phone, telephone, bell, alexander graham bell, alex bell, bell telephone company, at&t, bell labs, western electric, Antonio Meucci, Philip Reis, Elisha Gray, invention, history, inventor of, history of, who invented, invention of, fascinating facts.
The Story:
Probably no means of communication has revolutionized the daily lives of ordinary people more than the telephone. Simply described, it is a system which converts sound, specifically the human voice, to electrical impulses of various frequencies and then back to a tone that sounds like the original voice. In 1831, Englishman Michael Faraday (1791-1867) proved that vibrations of metal could be converted to electrical impulses. This was the technological basis of the telephone, but no one actually used this system to transmit sound until 1861. In that year, Johann Philip Reis (1834-1874) in Germany is said to have built a simple apparatus that changed sound to electricity and back again to sound. A crude device, it was incapable of transmitting most frequencies, and it was never fully developed.

A practical telephone was actually invented independently by two men working in the United States, Elisha Gray and Scottish-born Alexander Graham Bell. Incredibly, both men filed for a patent on their designs at the New York patent office on February 14, 1876, with Bell beating Gray by only two hours!  Although Gray had built the first steel diaphragm / electromagnet receiver in 1874, he wasn’t able to master the design of a workable transmitter until after Bell had. Bell had worked tirelessly, experimenting with various types of mechanisms, while Gray had become discouraged.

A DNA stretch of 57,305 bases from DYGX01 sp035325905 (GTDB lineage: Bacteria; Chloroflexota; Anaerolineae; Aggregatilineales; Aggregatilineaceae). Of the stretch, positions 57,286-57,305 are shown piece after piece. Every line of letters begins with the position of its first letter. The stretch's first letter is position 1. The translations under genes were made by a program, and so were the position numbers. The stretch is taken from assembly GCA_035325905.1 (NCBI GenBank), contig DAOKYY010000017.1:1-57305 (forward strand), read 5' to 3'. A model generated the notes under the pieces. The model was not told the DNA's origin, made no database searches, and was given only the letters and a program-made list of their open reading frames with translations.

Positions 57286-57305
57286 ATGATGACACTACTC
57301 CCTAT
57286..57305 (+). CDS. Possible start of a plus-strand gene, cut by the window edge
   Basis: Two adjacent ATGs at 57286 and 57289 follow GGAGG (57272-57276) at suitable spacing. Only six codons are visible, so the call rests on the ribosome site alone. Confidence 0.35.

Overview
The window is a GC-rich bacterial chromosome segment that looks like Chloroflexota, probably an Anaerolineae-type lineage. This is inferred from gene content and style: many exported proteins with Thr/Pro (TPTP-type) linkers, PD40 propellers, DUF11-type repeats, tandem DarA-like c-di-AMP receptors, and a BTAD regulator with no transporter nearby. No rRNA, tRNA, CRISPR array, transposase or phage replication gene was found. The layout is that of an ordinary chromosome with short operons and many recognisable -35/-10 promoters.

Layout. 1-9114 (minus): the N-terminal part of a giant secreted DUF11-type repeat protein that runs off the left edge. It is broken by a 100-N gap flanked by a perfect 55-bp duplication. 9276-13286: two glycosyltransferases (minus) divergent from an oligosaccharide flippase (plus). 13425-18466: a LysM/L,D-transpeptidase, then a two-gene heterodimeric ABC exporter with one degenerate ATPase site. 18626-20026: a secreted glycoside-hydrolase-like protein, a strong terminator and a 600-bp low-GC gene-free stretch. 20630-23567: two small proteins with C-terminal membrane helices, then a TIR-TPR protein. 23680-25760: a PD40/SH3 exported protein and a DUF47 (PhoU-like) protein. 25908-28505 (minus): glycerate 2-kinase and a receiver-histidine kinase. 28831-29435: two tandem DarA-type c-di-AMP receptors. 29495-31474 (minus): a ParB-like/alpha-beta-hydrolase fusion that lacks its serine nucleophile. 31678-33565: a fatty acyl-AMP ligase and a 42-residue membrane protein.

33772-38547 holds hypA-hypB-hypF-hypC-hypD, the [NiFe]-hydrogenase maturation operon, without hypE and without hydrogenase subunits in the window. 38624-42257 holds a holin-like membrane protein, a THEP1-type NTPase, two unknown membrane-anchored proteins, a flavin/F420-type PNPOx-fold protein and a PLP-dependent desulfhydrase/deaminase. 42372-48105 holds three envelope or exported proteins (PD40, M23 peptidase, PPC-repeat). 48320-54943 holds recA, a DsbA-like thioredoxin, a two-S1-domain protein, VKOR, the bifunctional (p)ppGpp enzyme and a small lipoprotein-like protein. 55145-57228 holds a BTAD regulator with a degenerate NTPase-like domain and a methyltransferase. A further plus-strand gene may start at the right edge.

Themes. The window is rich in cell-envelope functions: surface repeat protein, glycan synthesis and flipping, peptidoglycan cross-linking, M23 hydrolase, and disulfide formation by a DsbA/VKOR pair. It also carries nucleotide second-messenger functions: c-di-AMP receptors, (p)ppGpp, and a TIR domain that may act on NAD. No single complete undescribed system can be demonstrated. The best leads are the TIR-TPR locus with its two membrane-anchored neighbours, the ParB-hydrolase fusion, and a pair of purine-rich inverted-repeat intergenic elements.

According to the famous story, the first fully intelligible telephone call occurred on March 6, 1876, when Bell, in one room, called to his assistant in another room. "Come here, Watson, I want you."

Watson heard the request through a receiver connected to the transmitter that Bell had designed, and what followed after that is a history of the founding of the Bell Telephone Company (later AT&T), which grew to be the largest telephone company in the world.

The first telephone system, known as an exchange, which is a practical means of communicating between many people who have telephones, was installed in Hartford, Connecticut in 1877, and the first exchange linking two major cities was established between New York and Boston in 1883. The first exchange outside the United States was built in London in 1879. The exchange involved a group of operators working at a large switchboard. The operators would answer an incoming telephone call and connect it manually to the party being called. The first automatic telephone exchange was patented by Almon Strowger of Kansas City in 1891 and installed in 1892, but manual switchboards remained in common use until the middle of the twentieth century.

The coin operated pay telephone was patented by William Gray of Hartford in 1889. The first rotary dial telephone was developed in 1923 by Antoine Barnay in France. The mobile telephone was invented by Bell Telephone Company and introduced into New York City police cars in 1924. Although the first commercial mobile telephone service became available in St. Louis, Missouri in 1946, the mobile telephone would not become common for another four decades.

The first touch-tone system - which used tones in the voice frequency range rather than pulses generated by rotary dials - was installed in Baltimore, MD, in 1941. Operators in a central switching office pushed the buttons; it was much too expensive for general use. However, the Bell System was intrigued by touch-tone because it increased the speed of dialing.

By the early 1960s, low-cost transistors and associated circuit components made the introduction of touch-tone into home telephones possible. Extensive human factors tests determined the position of the buttons to limit errors and increase dialing speed even further. The first commercial touch-tone phones were a big hit in their preview at the 1962 Seattle World's Fair.

The first Picturephone test system, built in 1956, was crude—it transmitted an image only once every two seconds. But by 1964 a complete experimental system, the "Mod 1," had been developed. To test it, the public was invited to place calls between special exhibits at Disneyland and the New York World’s Fair. In both locations, visitors were carefully interviewed afterward by a market research agency.